Is it painful to swallow? Or is your throat scratchy? A virus may be causing your sore throat.
Most sore throats, except for strep throat, do not need antibiotics.
Causes of sore throat include:
- Viruses, like those that cause colds or flu
- The bacteria group A strep, which causes strep throat (also called streptococcal pharyngitis)
- Smoking or exposure to secondhand smoke
Of these, infections from viruses are the most common cause of sore throats.
Strep throat is an infection in the throat and tonsils caused by bacteria. These bacteria are called group A Streptococcus (also called Streptococcus pyogenes).
Symptoms of Sore Throat
A sore throat can make it painful to swallow. A sore throat can also feel dry and scratchy. Sore throat can be a symptom of strep throat, the common cold, allergies, or other upper respiratory tract illness. Sore throat caused by a virus or the bacteria called group A Streptococcus can have similar symptoms.
Sometimes the following symptoms suggest a virus is causing the illness instead of Strep throat:
- Runny nose
- Hoarseness (changes in your voice that makes it sound breathy, raspy, or strained)
- Conjunctivitis (also called pink eye)
Symptoms of Strep Throat
The most common symptoms of strep throat include:
- Sore throat that can start very quickly
- Pain when swallowing
- Red and swollen tonsils, sometimes with white patches or streaks of pus
- Tiny red spots on the roof of the mouth
- Swollen lymph nodes in the front of the neck
Sometimes someone with strep throat also has a rash known as scarlet fever (also called scarlatina).
When to Seek Medical Care
Talk to your doctor if you or your child have symptoms of sore throat. They may need to test you or your child for strep throat.
Also see a doctor if you or your child have any of the following:
- Difficulty breathing
- Difficulty swallowing
- Blood in saliva or phlegm
- Excessive drooling (in young children)
- Joint swelling and pain
This list is not all-inclusive. Please see your doctor for any symptom that is severe or concerning.
See a doctor if symptoms do not improve within a few days or get worse. Tell your doctor if you or your child have recurrent sore throats.
A doctor will determine what type of illness you have by asking about symptoms and doing a physical examination. Sometimes they will also swab your throat.
A virus causes the most common type of sore throat and is not strep throat.
- Only 3 in 10 children with a sore throat have strep throat.
- Only about 1 in 10 adults with a sore throat has strep throat.
baby icon Talk to a healthcare professional right away if your child is under 3 months old with a fever of 100.4 °F (38 °C) or higher.
Since bacteria cause strep throat, antibiotics are needed to treat the infection and prevent rheumatic fever and other complications. A doctor cannot tell if someone has strep throat just by looking in the throat. If your doctor thinks you might have strep throat, they can test you to determine if it is causing your illness.
Anyone with strep throat should stay home from work, school, or daycare until they no longer have fever AND have taken antibiotics for at least 12 hours.
If a virus causes a sore throat, antibiotics will not help. Most sore throats will get better on their own within one week. Your doctor may prescribe other medicine or give you tips to help you feel better.
When antibiotics aren’t needed, they won’t help you, and their side effects could still cause harm. Side effects can range from mild reactions, like a rash, to more serious health problems. These problems can include severe allergic reactions, antibiotic-resistant infections and C. diff infection. C. diff causes diarrhea that can lead to severe colon damage and death.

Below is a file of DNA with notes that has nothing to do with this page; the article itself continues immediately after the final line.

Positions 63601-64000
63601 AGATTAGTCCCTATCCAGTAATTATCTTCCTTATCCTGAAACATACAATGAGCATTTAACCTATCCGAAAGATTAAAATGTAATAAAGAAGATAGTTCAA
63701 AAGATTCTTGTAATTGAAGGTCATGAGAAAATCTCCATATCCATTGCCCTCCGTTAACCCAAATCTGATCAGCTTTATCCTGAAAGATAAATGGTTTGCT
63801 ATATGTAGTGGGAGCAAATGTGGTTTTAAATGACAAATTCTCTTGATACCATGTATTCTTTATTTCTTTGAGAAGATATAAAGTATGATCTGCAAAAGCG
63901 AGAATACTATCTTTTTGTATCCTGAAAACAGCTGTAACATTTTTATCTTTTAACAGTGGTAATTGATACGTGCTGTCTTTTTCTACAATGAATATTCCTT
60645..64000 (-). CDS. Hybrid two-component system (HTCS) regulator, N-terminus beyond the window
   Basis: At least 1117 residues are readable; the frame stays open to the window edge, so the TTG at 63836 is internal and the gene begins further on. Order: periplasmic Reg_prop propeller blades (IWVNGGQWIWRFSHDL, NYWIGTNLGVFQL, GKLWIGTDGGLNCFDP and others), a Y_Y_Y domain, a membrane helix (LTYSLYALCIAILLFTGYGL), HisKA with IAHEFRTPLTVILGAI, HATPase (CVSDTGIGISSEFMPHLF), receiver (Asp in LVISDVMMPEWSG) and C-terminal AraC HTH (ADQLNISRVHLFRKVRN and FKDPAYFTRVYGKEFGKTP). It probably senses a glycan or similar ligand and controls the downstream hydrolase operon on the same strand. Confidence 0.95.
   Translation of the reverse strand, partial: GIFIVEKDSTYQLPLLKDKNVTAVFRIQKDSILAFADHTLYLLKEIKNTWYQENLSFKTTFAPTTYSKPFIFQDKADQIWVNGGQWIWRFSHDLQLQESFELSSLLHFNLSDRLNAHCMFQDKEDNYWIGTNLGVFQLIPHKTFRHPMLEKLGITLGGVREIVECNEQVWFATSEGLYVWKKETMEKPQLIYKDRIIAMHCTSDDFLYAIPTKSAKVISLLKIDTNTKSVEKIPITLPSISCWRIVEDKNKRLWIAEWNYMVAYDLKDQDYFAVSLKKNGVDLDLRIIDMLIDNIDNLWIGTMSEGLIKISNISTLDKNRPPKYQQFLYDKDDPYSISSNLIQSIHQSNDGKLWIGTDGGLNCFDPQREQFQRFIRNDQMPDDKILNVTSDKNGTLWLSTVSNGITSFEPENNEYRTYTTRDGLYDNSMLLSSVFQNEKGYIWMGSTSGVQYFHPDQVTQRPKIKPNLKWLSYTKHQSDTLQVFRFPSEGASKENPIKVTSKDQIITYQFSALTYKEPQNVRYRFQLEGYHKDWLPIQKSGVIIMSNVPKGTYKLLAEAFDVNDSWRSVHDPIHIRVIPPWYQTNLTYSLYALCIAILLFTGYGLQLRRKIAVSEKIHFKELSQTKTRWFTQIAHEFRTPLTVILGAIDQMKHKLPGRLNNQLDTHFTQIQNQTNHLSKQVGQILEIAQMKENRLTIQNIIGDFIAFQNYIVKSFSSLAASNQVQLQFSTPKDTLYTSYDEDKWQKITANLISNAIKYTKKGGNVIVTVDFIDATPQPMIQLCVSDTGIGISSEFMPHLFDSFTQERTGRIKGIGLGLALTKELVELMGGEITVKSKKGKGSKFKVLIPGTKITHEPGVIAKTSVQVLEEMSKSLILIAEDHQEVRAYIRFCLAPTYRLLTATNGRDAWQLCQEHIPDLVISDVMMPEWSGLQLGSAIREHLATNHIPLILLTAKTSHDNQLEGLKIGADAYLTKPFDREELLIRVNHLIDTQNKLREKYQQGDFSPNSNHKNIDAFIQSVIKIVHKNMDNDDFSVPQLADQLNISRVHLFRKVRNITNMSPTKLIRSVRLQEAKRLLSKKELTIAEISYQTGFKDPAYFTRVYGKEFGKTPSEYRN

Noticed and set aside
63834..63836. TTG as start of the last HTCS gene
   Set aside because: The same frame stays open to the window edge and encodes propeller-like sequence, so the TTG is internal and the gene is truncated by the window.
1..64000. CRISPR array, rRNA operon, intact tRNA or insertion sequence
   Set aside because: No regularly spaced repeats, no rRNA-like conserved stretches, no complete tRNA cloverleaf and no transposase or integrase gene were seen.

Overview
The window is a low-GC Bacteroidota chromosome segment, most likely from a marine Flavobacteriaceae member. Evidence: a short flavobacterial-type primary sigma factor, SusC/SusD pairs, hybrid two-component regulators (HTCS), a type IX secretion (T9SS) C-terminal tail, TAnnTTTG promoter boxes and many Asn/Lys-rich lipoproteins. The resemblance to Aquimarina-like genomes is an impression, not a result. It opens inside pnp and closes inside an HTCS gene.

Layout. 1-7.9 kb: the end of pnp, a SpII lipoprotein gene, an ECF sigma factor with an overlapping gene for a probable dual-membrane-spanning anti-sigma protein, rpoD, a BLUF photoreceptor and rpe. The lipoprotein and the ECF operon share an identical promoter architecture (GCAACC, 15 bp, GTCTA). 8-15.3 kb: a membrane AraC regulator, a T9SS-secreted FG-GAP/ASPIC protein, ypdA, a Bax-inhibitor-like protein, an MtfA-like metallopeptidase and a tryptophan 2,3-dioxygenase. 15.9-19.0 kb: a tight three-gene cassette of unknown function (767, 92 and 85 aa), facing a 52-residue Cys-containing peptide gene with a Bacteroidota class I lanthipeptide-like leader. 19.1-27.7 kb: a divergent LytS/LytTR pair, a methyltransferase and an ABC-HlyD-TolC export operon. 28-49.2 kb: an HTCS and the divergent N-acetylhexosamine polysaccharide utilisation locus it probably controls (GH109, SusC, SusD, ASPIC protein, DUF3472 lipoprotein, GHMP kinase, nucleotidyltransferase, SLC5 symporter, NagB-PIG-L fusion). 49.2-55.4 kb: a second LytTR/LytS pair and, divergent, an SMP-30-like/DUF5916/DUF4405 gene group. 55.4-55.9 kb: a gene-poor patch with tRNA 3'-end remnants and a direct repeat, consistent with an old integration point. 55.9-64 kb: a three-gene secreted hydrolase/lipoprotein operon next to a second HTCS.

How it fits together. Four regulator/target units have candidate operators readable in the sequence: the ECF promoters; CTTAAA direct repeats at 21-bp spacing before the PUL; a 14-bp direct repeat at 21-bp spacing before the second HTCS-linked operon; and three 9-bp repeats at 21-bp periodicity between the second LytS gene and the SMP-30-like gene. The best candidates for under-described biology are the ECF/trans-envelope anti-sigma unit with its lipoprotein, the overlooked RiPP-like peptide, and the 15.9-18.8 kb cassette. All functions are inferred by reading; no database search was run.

How to Feel Better
Some ways you can feel better when you have a sore throat:
- Suck on ice chips, popsicles, or lozenges (do not give lozenges to children younger than 2 years).
- Use a clean humidifier or cool mist vaporizer.
- Gargle with salt water.
- Drink warm beverages and plenty of fluids.
- Use honey to relieve cough for adults and children at least 1 year of age or older.
- Ask your doctor or pharmacist about over-the-counter medicines that can help you feel better. Always use over-the-counter medicines as directed.
Over-the-Counter Medicine and Children
Carefully read and follow instructions on over-the-counter medicine product labels before giving medicines to children. Some over-the-counter medicines are not recommended for children of certain ages.
- Pain relievers:
- Children younger than 6 months: only give acetaminophen.
- Children 6 months or older: it is OK to give acetaminophen or ibuprofen.
- Never give aspirin to children because it can cause Reye’s syndrome. Reye’s syndrome is a very serious, but rare illness that can harm the liver and brain.
- Cough and cold medicines:
- Children younger than 4 years old: do not use over-the-counter cough and cold medicines in young children unless a doctor specifically tells you to. Cough and cold medicines can result in serious and sometimes life-threatening side effects in young children.
- Children 4 years or older: discuss with your child’s doctor if over-the-counter cough and cold medicines are safe to give to your child.
Ask your doctor or pharmacist about the right dosage of over-the-counter medicines for your child’s age and size. Also, tell your child’s doctor and pharmacist about all prescription and over-the-counter medicines they are taking.
You can help prevent sore throats by doing your best to stay healthy and keep others healthy, including:
- Clean your hands.
- Avoid close contact with people who have sore throats, colds, or other upper respiratory infections.
- Don’t smoke and avoid exposure to secondhand smoke.